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Kirk Herbstreit Explains Clemson's Significant Offensive Struggles

Kirk Herbstreit watches Clemson football warm up.

SANTA CLARA, CA - JANUARY 07: Jason Witten and Kirk Herbstreit talk during pregame of the College Football Playoff National Championship held at Levi's Stadium on January 7, 2019 in Santa Clara, California. The Clemson Tigers defeated the Alabama Crimson Tide 44-16. (Photo by Jamie Schwaberow/Getty Images)

Clemson football has had one of the best offenses in college football pretty consistently over the last decade or so. This year, the Tigers have looked very subpar on that side of the ball through three games.

The Tigers are averaging just 22 points per game, scoring nine total touchdowns. That is bolstered by 49 points against South Carolina State, and FCS club. Against Georgia and Georgia Tech, Clemson scored just 24 total points and two touchdowns, both against the Yellow Jackets.

At 322.7 yards per game, there are only 15 teams in all of FBS football behind Clemson. Only Iowa, Kansas, and Colorado fall in that category among Power Five teams.

Kirk Herbstreit is very familiar with the Tigers program; his son Tye is a wide receiver for Dabo Swinney's team. While many have pointed to the disappointing start by D.J. Uiagalelei, the heir to Trevor Lawrence's job, he says the issues start up front with the offensive line and lack of a rushing attack.

Herbstreit discussed the Tigers' offensive woes during his weekly hit on Saturday morning's SportsCenter, ahead of College GameDay. He says the Tigers' inability to punish opposing defenses for playing back in a zone with a consistent rushing attack is the main source of their struggles.

Via 247:

“There are a lot of teams that are using the same system. What they’re doing is they’re sitting back with three defensive backs that are deep, they’re rushing and they’re keeping five underneath and playing a lot more zone and they’re forcing teams like Clemson to prove that they can run the ball. If you don’t have an offensive line that can control the line of scrimmage and a difference-maker in the backfield, then you’re prone to being vulnerable, and that’s where Clemson is currently.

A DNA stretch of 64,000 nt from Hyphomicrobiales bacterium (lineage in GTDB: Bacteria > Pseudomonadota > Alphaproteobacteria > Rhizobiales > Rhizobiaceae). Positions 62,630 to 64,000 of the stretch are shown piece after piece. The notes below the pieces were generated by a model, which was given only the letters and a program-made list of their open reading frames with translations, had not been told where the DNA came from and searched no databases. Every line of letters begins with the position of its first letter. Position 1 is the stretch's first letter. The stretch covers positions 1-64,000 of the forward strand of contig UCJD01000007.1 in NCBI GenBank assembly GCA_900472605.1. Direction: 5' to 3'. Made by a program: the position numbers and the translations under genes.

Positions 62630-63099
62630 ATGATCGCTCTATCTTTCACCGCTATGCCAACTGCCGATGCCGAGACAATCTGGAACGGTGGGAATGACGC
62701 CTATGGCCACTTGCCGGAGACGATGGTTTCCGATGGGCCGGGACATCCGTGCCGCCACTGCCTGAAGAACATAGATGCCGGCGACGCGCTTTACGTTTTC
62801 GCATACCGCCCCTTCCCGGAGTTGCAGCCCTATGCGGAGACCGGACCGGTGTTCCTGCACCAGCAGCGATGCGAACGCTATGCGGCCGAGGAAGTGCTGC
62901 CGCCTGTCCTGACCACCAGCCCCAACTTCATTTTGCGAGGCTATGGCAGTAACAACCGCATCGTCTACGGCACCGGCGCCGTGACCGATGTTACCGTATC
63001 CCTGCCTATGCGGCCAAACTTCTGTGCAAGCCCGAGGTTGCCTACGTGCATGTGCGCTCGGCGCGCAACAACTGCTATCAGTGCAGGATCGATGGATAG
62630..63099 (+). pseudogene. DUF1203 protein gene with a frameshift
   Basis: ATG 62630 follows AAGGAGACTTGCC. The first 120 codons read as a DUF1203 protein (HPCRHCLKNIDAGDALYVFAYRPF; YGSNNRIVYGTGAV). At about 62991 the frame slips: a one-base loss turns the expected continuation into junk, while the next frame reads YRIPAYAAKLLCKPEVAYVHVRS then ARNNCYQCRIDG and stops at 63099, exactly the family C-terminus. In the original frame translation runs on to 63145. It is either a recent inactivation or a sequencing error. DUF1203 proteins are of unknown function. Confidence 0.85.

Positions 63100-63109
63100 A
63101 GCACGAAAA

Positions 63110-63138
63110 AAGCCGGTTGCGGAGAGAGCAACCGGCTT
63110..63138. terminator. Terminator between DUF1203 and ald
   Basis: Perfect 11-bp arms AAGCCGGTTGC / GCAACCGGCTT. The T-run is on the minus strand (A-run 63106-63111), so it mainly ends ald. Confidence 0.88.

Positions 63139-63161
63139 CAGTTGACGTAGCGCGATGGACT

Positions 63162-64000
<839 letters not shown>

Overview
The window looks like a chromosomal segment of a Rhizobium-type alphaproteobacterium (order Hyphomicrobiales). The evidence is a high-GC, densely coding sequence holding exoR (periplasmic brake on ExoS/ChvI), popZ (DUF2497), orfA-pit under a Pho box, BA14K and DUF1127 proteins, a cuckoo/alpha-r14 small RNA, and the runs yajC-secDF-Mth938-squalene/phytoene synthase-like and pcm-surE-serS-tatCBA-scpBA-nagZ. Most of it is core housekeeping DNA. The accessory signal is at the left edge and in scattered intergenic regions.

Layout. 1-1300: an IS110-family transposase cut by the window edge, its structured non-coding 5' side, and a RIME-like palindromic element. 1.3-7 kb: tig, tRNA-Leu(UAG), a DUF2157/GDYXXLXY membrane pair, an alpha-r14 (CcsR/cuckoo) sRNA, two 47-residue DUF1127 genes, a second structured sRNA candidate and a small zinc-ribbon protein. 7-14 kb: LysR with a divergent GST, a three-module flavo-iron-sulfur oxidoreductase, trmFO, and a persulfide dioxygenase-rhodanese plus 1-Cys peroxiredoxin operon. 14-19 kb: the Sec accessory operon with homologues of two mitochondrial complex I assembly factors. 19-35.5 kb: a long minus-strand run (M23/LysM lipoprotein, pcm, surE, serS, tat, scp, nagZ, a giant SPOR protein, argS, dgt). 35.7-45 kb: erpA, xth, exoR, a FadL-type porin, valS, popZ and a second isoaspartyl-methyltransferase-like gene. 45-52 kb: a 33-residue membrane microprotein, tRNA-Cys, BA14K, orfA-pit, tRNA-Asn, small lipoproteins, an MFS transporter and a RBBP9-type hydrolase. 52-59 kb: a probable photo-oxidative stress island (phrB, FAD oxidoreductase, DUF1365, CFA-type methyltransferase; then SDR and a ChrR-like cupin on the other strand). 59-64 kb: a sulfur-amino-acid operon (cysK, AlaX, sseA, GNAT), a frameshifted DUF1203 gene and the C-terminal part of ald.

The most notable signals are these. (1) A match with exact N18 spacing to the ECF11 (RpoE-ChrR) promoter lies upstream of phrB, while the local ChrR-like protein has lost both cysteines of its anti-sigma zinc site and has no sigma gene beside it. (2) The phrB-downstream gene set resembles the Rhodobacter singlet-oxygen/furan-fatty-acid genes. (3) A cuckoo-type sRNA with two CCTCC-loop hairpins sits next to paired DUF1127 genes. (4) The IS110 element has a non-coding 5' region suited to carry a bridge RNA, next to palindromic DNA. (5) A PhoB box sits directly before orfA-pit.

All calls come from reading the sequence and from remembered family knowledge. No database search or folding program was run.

“Teams are not going to allow (Joseph) Ngata and these receivers to make plays downfield. Therefore they’re just going to say ‘Hey, we’re not going to give explosives (plays) up. Can you run the ball?’ And against two FBS opponents — Georgia and Georgia Tech — they’re averaging 80 yards per game on the ground. So everybody wants to talk about Trevor Lawrence not being there. To me, it’s about Travis Etienne not being there, because he was a guy that could make palys happen when they weren’t there.

Herbstreit believes Clemson "will find their way," but so far the struggles have been glaring. Georgia, which held Clemson to just two rushing yards, can shut down just about everyone in the sport. The same can't be said for Georgia Tech, whom Clemson did run for 158 yards on, but on just 3.9 yards per carry. They only managed 126 yards through the air that day.

Unless things rebound quickly, we could see Clemson's College Football Playoff streak, which dates back to 2015, snapped, and the ACC potentially miss the event as a conference for the first time ever.